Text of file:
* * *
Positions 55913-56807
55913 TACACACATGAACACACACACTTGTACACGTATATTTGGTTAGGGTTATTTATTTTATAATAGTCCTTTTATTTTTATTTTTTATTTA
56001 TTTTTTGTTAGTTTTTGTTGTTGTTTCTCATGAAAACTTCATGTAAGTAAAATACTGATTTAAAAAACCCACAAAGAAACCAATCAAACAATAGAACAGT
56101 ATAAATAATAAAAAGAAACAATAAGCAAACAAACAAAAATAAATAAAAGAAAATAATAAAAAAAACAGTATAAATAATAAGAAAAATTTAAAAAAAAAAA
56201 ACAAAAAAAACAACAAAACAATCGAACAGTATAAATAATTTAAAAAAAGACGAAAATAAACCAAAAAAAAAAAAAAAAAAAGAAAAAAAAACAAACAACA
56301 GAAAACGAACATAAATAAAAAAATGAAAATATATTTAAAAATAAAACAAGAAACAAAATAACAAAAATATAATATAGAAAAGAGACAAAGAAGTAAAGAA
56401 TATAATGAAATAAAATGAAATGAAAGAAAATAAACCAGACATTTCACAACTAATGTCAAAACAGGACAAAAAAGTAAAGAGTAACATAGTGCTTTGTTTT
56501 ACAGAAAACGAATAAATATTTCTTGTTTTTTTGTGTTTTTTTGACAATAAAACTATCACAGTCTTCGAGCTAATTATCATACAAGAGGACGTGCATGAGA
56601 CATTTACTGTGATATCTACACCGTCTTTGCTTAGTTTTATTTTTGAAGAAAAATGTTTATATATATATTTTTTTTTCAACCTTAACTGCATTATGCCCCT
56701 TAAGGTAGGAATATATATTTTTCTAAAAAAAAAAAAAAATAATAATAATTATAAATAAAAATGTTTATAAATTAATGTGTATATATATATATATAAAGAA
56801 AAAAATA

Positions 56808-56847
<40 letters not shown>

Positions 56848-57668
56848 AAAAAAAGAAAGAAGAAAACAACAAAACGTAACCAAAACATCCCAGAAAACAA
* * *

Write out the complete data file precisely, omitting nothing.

Positions 55913-56807
55913 TACACACATGAACACACACACTTGTACACGTATATTTGGTTAGGGTTATTTATTTTATAATAGTCCTTTTATTTTTATTTTTTATTTA
56001 TTTTTTGTTAGTTTTTGTTGTTGTTTCTCATGAAAACTTCATGTAAGTAAAATACTGATTTAAAAAACCCACAAAGAAACCAATCAAACAATAGAACAGT
56101 ATAAATAATAAAAAGAAACAATAAGCAAACAAACAAAAATAAATAAAAGAAAATAATAAAAAAAACAGTATAAATAATAAGAAAAATTTAAAAAAAAAAA
56201 ACAAAAAAAACAACAAAACAATCGAACAGTATAAATAATTTAAAAAAAGACGAAAATAAACCAAAAAAAAAAAAAAAAAAAGAAAAAAAAACAAACAACA
56301 GAAAACGAACATAAATAAAAAAATGAAAATATATTTAAAAATAAAACAAGAAACAAAATAACAAAAATATAATATAGAAAAGAGACAAAGAAGTAAAGAA
56401 TATAATGAAATAAAATGAAATGAAAGAAAATAAACCAGACATTTCACAACTAATGTCAAAACAGGACAAAAAAGTAAAGAGTAACATAGTGCTTTGTTTT
56501 ACAGAAAACGAATAAATATTTCTTGTTTTTTTGTGTTTTTTTGACAATAAAACTATCACAGTCTTCGAGCTAATTATCATACAAGAGGACGTGCATGAGA
56601 CATTTACTGTGATATCTACACCGTCTTTGCTTAGTTTTATTTTTGAAGAAAAATGTTTATATATATATTTTTTTTTCAACCTTAACTGCATTATGCCCCT
56701 TAAGGTAGGAATATATATTTTTCTAAAAAAAAAAAAAAATAATAATAATTATAAATAAAAATGTTTATAAATTAATGTGTATATATATATATATAAAGAA
56801 AAAAATA

Positions 56808-56847
<40 letters not shown>

Positions 56848-57668
56848 AAAAAAAGAAAGAAGAAAACAACAAAACGTAACCAAAACATCCCAGAAAACAA